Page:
Bearish Corn Market plants fertile fields for Call Sellers this Summer

Bearish Corn Market plants fertile fields for Call Sellers this Summer



Bearish Corn Market plants fertile fields for Call Sellers this Summer

  • Corn Stocks Highest in 28 years
  • Planting ahead of schedule
  • Bumper crop projected for October

As a call seller, you want to seek out weak markets that may not necessarily fall in price, but are unlikely to rally substantially.

The 2015 Corn market may fit this bill just fine.

The beginning of June finds farmers in states such as Indiana, Iowa and Illinois finishing up their 2015 corn plantings.

A typical pattern for corn prices would be for strength to build through planting season as traders anxiety ticks up over ever planting delay or weather report. Then, once a “premium” has been built, planted finishes. With the crop “in the ground” planting anxiety eases and prices have tended to weaken. (See Chart Below)

September Corn 30 Year Seasonal Chart

That hasn’t happened this year.

Corn prices have instead grown weaker through the Spring planting season.


2 Reasons

  • A. Huge yields in 2014 led to a bumper crop that produced a hoard of excess supply. Sales of the 2014 crop have been slow, allowing large quantities to remain in inventory. The March 1 Grains Stocks report shows the most corn in US storage since 1987.

September Corn 30 Year Seasonal Chart US Corn Stocks are at a 28 year high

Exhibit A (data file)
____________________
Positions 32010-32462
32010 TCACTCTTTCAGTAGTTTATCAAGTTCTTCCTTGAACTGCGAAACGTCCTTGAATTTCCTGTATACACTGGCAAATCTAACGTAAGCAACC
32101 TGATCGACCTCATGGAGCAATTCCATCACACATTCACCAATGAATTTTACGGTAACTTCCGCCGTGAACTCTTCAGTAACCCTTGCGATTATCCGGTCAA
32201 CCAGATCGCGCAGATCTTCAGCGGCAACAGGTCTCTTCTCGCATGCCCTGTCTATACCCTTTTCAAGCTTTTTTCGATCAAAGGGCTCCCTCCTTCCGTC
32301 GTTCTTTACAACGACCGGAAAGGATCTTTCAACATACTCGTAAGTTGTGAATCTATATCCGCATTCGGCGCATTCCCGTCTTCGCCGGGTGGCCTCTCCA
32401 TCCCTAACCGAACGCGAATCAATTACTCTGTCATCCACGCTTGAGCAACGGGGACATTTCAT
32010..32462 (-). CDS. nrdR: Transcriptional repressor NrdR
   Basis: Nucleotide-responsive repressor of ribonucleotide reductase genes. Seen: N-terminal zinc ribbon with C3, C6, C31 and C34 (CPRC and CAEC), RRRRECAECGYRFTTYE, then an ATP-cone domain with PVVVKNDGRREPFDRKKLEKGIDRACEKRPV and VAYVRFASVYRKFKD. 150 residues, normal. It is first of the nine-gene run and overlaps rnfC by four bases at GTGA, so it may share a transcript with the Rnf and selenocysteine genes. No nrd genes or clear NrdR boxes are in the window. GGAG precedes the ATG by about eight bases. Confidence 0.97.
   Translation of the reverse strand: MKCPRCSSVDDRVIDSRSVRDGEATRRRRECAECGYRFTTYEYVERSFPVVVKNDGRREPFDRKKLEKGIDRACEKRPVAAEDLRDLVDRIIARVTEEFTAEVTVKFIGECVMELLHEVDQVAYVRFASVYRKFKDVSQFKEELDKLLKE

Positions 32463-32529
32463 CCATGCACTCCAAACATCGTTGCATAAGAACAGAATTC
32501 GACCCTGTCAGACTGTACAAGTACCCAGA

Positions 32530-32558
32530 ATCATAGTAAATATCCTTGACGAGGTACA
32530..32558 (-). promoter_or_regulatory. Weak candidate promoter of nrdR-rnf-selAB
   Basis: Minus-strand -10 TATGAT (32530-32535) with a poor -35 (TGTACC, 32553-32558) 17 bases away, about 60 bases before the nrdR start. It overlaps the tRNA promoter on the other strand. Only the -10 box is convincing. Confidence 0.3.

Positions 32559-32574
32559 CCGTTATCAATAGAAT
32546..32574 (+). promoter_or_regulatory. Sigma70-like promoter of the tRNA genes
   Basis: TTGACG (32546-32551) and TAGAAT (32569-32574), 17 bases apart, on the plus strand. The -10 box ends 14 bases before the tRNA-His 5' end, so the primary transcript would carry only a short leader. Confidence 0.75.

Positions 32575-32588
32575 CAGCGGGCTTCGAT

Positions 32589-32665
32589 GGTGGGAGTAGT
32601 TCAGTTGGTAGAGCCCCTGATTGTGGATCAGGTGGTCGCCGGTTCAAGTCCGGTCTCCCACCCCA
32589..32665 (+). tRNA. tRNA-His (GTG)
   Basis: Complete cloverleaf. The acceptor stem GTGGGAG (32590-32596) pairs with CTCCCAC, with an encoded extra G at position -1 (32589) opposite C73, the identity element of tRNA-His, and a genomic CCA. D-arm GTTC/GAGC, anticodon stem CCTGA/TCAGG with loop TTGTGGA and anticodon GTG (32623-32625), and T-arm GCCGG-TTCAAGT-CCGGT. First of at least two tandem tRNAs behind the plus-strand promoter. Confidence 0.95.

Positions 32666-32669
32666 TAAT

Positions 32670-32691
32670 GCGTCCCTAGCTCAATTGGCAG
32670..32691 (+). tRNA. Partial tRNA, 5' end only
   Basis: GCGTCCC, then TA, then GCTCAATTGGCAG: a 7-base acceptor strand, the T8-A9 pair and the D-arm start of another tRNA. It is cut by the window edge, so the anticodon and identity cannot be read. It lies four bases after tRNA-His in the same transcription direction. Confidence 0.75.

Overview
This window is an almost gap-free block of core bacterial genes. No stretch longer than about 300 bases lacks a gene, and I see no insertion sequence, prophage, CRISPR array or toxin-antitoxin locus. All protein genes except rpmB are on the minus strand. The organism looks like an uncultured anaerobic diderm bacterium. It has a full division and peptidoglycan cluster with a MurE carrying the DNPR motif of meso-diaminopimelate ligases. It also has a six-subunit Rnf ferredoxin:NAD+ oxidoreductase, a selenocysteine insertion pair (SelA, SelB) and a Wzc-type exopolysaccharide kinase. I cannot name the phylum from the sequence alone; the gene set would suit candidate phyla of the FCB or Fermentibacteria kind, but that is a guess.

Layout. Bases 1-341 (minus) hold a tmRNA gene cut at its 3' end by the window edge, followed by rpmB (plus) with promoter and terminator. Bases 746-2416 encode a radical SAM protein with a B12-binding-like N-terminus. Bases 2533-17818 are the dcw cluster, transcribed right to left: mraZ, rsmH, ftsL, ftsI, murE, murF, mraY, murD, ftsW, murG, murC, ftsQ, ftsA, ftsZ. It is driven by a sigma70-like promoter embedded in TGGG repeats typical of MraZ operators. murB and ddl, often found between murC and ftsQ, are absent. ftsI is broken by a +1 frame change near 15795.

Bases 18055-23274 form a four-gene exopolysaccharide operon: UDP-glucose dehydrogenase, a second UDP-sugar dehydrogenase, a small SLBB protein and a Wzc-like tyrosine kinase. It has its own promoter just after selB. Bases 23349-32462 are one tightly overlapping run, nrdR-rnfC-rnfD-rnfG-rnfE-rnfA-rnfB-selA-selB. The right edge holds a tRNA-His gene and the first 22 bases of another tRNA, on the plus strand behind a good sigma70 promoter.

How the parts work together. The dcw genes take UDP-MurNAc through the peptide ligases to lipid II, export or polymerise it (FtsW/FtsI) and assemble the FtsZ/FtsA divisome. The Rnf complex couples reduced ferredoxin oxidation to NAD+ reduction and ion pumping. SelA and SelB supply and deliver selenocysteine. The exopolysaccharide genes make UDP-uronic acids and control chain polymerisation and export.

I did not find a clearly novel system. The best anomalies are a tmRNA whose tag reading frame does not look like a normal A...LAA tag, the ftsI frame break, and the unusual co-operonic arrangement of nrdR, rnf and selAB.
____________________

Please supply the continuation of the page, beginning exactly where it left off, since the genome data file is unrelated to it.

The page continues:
• B. With nearly ideal planting weather this spring, planting progress for corn is well ahead of schedule. As of May 10, 75% of the US corn crop had already been planted. Last year at the same time, only 55% was in the ground. The 20 year average is to have only 61% planted by May 10. It is not uncommon for farmers to be planting corn into late June. And yet by the time you read this, the 2015 US corn crop should be all but in the ground.

Effect on Corn Price

This has led to corn prices not only not rallying in the Spring, but weakening.


Weakening Corn Prices

Corn prices have been declining from December through May

Bearish Fundamentals getting More Bearish

Those looking to buy corn at today’s lower price levels may want to think again. Corn fundamentals are not getting any better.

The US is expected to plant 89.2 million acreas of corn this year. This is a slight drop from 2014’s 90.6 million acreas but still enough to yield an impressive crop should average yields come to pass. Last year’s ideal growing conditions saw an acre of corn produce 171 bushels of corn.

The USDA has assumed a more “normal” yield this year of 166.8 bushels per acre. Assuming this is realized; Ending stocks for the 2015/16 crop will have a good chance of approaching this years whopping 1.851 billion bushels – the highest in nearly a decade.

US Corn Ending Stocks vs Stocks/Usage Ratio US Corn Stocks are at a 28 year high

While daily prices will ebb and flow, we feel the corn market is unlikely to mount a significant longer term rally with this kind of burdensome supply pressing down on it.

Think of yourself sitting on the ground and Hulk Hogan sitting on your shoulders. Do you think you could stand up? Probably, but you’re going to need one heck of a reason to do so.

Corn has the hulk of supply on it’s shoulders right now – and we don’t see a reason strong enough to counteract that weight any time soon.


The situation, of course, could change. There are two factors that could alter corn fundamentals either in favor of the bulls or the bears.

  1. Weather – US weather is always a factor in grain prices in the summer. While true weather events are surprisingly rare, they do happen – occasionally. Corn will be most susceptible to adverse weather during pollination. This typically occurs in late July. A weather event could change the momentum to the bulls.